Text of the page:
Doctors in the the field of regenerative medicine inject undifferentiated stem cells into their patients to regenerate fresh cells, which in turn creates more robust tissue and organ systems in the body. These new cells can help reduce the symptoms of aging such as memory loss, aches and pains, wrinkled skin and degenerative diseases like cancer and dementia.
Up until recently, the primary treatment method has been to extract stem cells from a patient’s own adipose tissue (body fat) and inject them into the patient’s aging cells. This process is called autologous stem cell therapy.
The stem cells found in body fat are also sometimes taken from placentas and umbilical cords… But on the frontiers of stem cell research, scientists are discovering new ways to access stem cells without using embryonic cells.
There are two kinds of stem cells in the human body: Somatic cells that replenish damaged tissue to heal torn skin or repair organs after disease or infection and embryonic stem cells (ESCs), which are pluripotent, meaning they can divide into any kind of cell depending on the signals they receive.
ESCs are the kind of stem cells needed to turn back the “aging clock” inside each cell to achieve the desired anti-aging effect. Originally, ESCs were isolated from the structures that become human embryos, which caused a lot of controversy when people first heard about it.
Induced Pluripotent Stem Cells, The Future of Regenerative Medicine
But now, evolving technology allows scientists to create induced pluripotent stem cells (iPS) in labs across the country. To put it simply, iPS technology creates cells similar to embryonic cells (ESCs) without a human embryo.(1)
Researchers have been making strides in this field for some time, but only recently have they discovered how to create iPS blood stem cells. Having a healthy population of blood stem cells, which naturally deplete over time, can help to keep the immune system strong, maintain bone marrow health and decrease the risk of myeloid diseases (cancers of blood, bone or plasma).(2)
Two Breakthrough Studies
A team of researchers at Boston Children’s Hospital in Massachusetts started with adult cells and reprogrammed them into iPS cells. They then modified these new stem cells with seven genetic transcription factors, which control the genes in the cells.
The next step was to inject the modified cells into mouse host and wait 12 weeks. After that time the researchers discovered the iPS cells had transformed into progenitor cells, which are like stem cells in that they can become several kinds of cells.
The difference is that progenitor cells are already on a path to becoming a specific kind of cell. In this case, the progenitors cells are capable of becoming both blood and immune cells.(3)
Another group of researchers, who published their findings in the April 2017 issue of the journal Nature, took a more direct approach to creating iPS cells by omitting the first step of generating the iPS cells from adult cells.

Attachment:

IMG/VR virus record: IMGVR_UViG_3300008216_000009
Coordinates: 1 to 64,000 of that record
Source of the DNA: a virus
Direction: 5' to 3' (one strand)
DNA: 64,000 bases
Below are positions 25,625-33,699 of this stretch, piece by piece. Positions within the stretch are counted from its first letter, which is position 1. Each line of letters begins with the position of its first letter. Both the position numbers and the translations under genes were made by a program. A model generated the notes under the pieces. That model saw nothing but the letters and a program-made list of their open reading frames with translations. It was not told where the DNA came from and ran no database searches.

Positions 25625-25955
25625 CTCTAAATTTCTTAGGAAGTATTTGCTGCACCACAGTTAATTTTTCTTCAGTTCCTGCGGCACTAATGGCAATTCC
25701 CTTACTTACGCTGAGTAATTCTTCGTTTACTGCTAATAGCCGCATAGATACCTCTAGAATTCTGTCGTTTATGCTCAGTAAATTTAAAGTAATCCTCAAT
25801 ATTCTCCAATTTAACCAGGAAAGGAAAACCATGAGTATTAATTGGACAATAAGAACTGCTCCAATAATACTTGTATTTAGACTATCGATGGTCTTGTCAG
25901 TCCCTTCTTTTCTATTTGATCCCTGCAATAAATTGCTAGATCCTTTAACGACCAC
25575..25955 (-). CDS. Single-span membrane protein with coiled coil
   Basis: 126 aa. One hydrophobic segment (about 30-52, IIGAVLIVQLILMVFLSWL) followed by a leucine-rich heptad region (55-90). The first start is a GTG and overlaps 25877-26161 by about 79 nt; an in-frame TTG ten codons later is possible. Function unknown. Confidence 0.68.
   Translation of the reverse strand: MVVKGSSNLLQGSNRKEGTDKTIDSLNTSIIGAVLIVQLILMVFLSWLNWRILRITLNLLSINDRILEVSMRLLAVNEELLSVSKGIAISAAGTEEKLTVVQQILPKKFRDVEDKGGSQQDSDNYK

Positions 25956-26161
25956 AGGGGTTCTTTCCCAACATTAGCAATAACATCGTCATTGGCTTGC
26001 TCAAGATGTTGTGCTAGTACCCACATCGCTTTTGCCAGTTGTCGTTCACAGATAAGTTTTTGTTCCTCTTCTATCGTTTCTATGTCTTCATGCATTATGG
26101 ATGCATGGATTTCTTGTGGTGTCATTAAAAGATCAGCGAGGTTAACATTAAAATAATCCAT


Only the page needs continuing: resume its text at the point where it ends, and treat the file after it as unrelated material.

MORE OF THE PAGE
Instead, they extracted blood stem cells from the endothelium (blood vessel lining) of mature mice and inserted four transcription factors directly into the cells. The researchers then put these modified cells in an environment designed to mimic human blood vessels, which encouraged the blood stem cells to multiply.(4)
Then, they injected these new blood stem cells into mice whose immune systems and blood cell count had been severely reduced by radiation. The stem cells continued to multiply in the mice and they received from their depleted states, going on to live another year in the lab.(5)
The places technology can take us are astounding, aren’t they?
It’s important to remember that, while these breakthroughs are quickly changing the face of regenerative medicine and anti-aging fields, it will be a while before these kinds of cells are approved for use in humans.
But, at the rate technology moves, it may not be long before we can enjoy stem cell treatments that restore skin texture, energy levels and immune systems to fight off the cumulative effects of long living.
- Induction of pluripotent stem cells from adult human fibroblasts by defined factors. http://www.cell.com/cell/abstract/S0092-8674(07)01471-7?_returnURL=http%3A%2F%2Flinkinghub.elsevier.com%2Fretrieve%2Fpii%2FS0092867407014717%3Fshowall%3Dtrue
- The epigenetic basis of hematopoietic stem cell aging. http://www.seminhematol.org/article/S0037-1963(16)30071-3/fulltext
- Haematopoietic stem and progenitor cells from human pluripotent stem cells. https://www.nature.com/nature/journal/v545/n7655/full/nature22370.html
- Conversion of adult endothelium to immunocompetent haematopoietic stem cells. https://www.nature.com/nature/journal/v545/n7655/full/nature22326.html
- Lab-Grown Blood Stem Cells Produced at Last. https://www.scientificamerican.com/article/lab-grown-blood-stem-cells-produced-at-last/?WT.mc_id=SA_FB_HLTH_NEWS